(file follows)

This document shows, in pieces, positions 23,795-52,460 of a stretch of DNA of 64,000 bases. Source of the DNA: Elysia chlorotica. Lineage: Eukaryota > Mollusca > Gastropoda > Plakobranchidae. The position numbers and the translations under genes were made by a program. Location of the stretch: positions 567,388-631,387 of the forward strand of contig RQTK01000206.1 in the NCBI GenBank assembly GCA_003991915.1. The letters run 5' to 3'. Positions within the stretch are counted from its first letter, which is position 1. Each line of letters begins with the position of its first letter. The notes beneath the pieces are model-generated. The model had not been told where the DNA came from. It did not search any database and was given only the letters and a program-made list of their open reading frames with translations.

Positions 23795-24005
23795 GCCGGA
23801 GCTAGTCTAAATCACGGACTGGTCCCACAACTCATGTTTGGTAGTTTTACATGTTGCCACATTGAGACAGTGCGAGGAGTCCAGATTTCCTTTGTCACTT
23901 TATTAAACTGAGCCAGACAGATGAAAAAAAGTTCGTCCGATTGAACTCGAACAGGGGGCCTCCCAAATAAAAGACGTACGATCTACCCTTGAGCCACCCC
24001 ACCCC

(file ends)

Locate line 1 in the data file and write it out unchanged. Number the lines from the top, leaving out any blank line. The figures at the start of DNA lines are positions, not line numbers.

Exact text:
This document shows, in pieces, positions 23,795-52,460 of a stretch of DNA of 64,000 bases. Source of the DNA: Elysia chlorotica. Lineage: Eukaryota > Mollusca > Gastropoda > Plakobranchidae. The position numbers and the translations under genes were made by a program. Location of the stretch: positions 567,388-631,387 of the forward strand of contig RQTK01000206.1 in the NCBI GenBank assembly GCA_003991915.1. The letters run 5' to 3'. Positions within the stretch are counted from its first letter, which is position 1. Each line of letters begins with the position of its first letter. The notes beneath the pieces are model-generated. The model had not been told where the DNA came from. It did not search any database and was given only the letters and a program-made list of their open reading frames with translations.